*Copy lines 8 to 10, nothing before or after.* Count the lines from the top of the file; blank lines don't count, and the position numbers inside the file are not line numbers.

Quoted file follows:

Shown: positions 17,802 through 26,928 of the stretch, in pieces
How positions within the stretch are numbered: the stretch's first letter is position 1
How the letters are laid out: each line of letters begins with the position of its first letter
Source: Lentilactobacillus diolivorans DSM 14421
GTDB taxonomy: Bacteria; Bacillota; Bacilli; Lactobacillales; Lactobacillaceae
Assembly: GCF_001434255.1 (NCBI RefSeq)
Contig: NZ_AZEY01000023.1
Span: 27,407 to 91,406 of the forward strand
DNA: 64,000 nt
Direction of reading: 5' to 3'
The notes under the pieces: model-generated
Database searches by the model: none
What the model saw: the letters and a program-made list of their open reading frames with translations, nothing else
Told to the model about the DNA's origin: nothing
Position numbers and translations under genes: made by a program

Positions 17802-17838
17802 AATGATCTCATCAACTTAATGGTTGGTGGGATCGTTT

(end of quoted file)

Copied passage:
Span: 27,407 to 91,406 of the forward strand
DNA: 64,000 nt
Direction of reading: 5' to 3'